Bono loves them, so much so that he signed them to his (and U2’s) label Mother Records, but don’t hold that against them. Mother Records was also home to the likes of An Emotional Fish, Gil Scott-Heron, The Sugarcubes and Bjork. That’s right Bono signed Bjork, not once, but twice, or at least his people did anyway, before Mother dissolved in the early noughties.
Mother Records also signed Sheffield’s Longpigs, fronted by Crispin Hunt (vocals/guitar) and Richard Hawley (lead guitar) who went on to join a little Britpop band called Pulp that you may have heard of before embarking on a successful solo career in his own right.
The Longpigs constructed one of the finest albums of the Britpop era in the form of their 1996 debut ‘The Sun Is Often Out’. What is a long pig? I hear you ask. The band was named after the slang term for cooked human flesh. You and me, we taste like pork apparently, hence the term long pig. As Brett Anderson would say, “We are the pigs we are the swine.” Right, now that that’s cleared up, are you feeling peckish? No? Good, because Longpigs are for listening to, not munching upon. You at the back, yes, you, put the salt cellar down.
While the rest of Britain was trying to outdo each other with their latest composition of four-fingered G and D chords; Hunt and Hawley offered an antidote of power-chords, riffs, high-pitched wails of love, anger and lust, and shouts of remorse, more akin to ‘Modern Life Is Rubbish’ with the turbo switch engaged, than Cool Britannia.
‘The Sun Is Often Out’ skipped the pompous "mad for it" shenanigans that propagated the Labour government clockwork orange maxim that we could be heroes forever; instead mining the cracks in modern humanity for inspiration. Depression, drug abuse, immorality, mortality, sexual inadequacy, even God wasn’t safe from Crispin Hunt’s love, affection and disdain “I am leaving the light of baby Jesus far behind, for one with history leaking from her eyes.”
Despite the underlying seediness, the Longpigs still manage to provide more than their fair share of sing-along moments in the likes of Far, She Said and Jesus Christ, while Elvis allowed both Hunt and Hawley to embrace their wilder sides. Whether it’s the simple ballad folk of On and On or the hepped up attack of Happy Again or the slow cascade of Sleep; Hawley’s guitar parts are perfectly measured, his solos, in particular, are quite impressive. Perhaps if things had worked out differently for the Longpigs, Richard Hawley would be regarded as one of the great Britpop guitar-slingers with a sideline in rockabilly.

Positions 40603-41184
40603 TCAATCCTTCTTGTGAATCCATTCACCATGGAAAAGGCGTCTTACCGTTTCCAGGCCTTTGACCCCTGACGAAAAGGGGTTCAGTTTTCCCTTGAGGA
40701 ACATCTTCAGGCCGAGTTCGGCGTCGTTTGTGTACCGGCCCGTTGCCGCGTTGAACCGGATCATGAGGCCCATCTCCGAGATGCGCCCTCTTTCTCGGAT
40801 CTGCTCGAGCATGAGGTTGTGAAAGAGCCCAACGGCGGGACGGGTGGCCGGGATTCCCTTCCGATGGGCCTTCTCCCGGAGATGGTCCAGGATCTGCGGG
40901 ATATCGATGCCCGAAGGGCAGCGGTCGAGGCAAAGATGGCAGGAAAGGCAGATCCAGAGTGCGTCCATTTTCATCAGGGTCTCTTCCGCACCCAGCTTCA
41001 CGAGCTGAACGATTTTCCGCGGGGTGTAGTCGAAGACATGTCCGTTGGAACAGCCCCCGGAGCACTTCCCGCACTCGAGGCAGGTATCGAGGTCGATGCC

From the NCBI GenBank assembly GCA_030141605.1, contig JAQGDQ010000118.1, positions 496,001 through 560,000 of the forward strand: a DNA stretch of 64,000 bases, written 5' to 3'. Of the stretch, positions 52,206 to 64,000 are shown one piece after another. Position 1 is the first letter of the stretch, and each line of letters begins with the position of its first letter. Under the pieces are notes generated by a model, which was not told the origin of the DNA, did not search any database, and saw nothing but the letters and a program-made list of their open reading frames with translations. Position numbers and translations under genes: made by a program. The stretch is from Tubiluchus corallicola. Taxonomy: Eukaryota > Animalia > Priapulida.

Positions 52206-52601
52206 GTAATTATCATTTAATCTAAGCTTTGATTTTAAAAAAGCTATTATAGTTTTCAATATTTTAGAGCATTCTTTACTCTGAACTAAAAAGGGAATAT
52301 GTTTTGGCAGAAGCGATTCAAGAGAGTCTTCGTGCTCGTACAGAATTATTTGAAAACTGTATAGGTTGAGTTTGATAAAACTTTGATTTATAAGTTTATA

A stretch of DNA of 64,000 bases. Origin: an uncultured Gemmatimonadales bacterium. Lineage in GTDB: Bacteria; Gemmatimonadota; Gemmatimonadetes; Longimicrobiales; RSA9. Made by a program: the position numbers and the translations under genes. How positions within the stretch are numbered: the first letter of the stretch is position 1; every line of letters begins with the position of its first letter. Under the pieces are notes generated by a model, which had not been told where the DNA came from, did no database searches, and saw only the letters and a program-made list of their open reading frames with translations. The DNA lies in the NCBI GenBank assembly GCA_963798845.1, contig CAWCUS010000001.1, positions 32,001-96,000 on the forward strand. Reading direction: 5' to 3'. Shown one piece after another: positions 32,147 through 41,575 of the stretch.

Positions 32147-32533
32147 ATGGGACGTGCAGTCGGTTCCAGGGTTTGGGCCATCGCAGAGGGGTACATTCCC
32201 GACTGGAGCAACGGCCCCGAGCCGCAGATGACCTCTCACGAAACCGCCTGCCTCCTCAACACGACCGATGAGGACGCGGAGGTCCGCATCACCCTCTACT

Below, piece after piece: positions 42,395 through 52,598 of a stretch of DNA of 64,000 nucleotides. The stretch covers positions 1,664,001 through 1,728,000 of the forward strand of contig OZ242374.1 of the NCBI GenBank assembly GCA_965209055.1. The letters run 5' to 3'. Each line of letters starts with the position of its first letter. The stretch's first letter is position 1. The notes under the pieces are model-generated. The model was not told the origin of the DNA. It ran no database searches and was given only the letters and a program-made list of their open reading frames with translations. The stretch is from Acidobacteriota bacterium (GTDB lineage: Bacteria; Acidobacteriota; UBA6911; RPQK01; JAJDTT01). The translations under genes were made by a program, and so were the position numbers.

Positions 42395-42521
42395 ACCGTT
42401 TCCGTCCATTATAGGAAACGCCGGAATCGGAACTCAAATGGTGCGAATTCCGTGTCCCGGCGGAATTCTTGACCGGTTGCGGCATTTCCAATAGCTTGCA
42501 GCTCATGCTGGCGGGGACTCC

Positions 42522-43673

What happened next then? Despite containing some quality songs such as The Frank Sonata, In The Snow and Dance Baby Dance, their 1999 follow-up ‘Mobile Home’ proved too fractured and experimental, with too many songs simply cramming too many ideas into too little space, making for a claustrophobic, unwieldy and erratic listen.
Fans weren’t prepared for the sonic leap from guitar-led Britpop to an album that had more in common with the soundscapes of Sneaker Pimps and Portishead with lyrics such as “Lying in the sun like a fat dog with you is worth cancer. The few pleasures, how white my clean ass could be. There is not yet a neat media label to describe you and me and this age. Well, fuck them. And on the streets there's an advert, real people pickled to the bone by the vultures of culture, golf, hold on to yourself,” Need we say any more?
Longpigs split soon after ‘Mobile Home’ lurched into being. Richard Hawley shacked up with Jarvis Cocker in Pulp, before going solo with the kind of success nobody could’ve predicted. Meanwhile Crispin Hunt went on to pen songs for the likes of Florence and the Machine and Jack Bugg and Ellie Goulding; but not before drummer Dee Boyle, smashed a glass in his face following his dismissal from the band. Never disagree with people that hit things for a living folks.